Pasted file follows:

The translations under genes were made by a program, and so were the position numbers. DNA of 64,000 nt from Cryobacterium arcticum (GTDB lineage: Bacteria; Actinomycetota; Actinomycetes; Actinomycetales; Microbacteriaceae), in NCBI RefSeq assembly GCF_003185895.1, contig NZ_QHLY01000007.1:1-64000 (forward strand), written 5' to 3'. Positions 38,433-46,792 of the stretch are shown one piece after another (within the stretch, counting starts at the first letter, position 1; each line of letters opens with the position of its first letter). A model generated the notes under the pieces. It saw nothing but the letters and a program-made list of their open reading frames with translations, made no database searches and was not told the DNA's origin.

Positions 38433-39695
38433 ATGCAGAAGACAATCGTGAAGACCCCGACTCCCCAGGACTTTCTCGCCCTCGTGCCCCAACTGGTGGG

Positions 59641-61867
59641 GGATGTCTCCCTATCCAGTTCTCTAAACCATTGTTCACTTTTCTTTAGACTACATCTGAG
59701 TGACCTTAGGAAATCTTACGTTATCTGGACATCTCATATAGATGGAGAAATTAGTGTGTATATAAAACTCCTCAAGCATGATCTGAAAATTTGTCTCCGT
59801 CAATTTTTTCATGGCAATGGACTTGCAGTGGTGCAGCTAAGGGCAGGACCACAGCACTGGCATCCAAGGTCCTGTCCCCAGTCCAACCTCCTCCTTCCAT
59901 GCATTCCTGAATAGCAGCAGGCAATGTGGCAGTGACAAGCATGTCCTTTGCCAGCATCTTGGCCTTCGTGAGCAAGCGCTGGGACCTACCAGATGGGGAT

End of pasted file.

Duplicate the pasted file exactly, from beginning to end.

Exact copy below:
The translations under genes were made by a program, and so were the position numbers. DNA of 64,000 nt from Cryobacterium arcticum (GTDB lineage: Bacteria; Actinomycetota; Actinomycetes; Actinomycetales; Microbacteriaceae), in NCBI RefSeq assembly GCF_003185895.1, contig NZ_QHLY01000007.1:1-64000 (forward strand), written 5' to 3'. Positions 38,433-46,792 of the stretch are shown one piece after another (within the stretch, counting starts at the first letter, position 1; each line of letters opens with the position of its first letter). A model generated the notes under the pieces. It saw nothing but the letters and a program-made list of their open reading frames with translations, made no database searches and was not told the DNA's origin.

Positions 38433-39695
38433 ATGCAGAAGACAATCGTGAAGACCCCGACTCCCCAGGACTTTCTCGCCCTCGTGCCCCAACTGGTGGG

Positions 59641-61867
59641 GGATGTCTCCCTATCCAGTTCTCTAAACCATTGTTCACTTTTCTTTAGACTACATCTGAG
59701 TGACCTTAGGAAATCTTACGTTATCTGGACATCTCATATAGATGGAGAAATTAGTGTGTATATAAAACTCCTCAAGCATGATCTGAAAATTTGTCTCCGT
59801 CAATTTTTTCATGGCAATGGACTTGCAGTGGTGCAGCTAAGGGCAGGACCACAGCACTGGCATCCAAGGTCCTGTCCCCAGTCCAACCTCCTCCTTCCAT
59901 GCATTCCTGAATAGCAGCAGGCAATGTGGCAGTGACAAGCATGTCCTTTGCCAGCATCTTGGCCTTCGTGAGCAAGCGCTGGGACCTACCAGATGGGGAT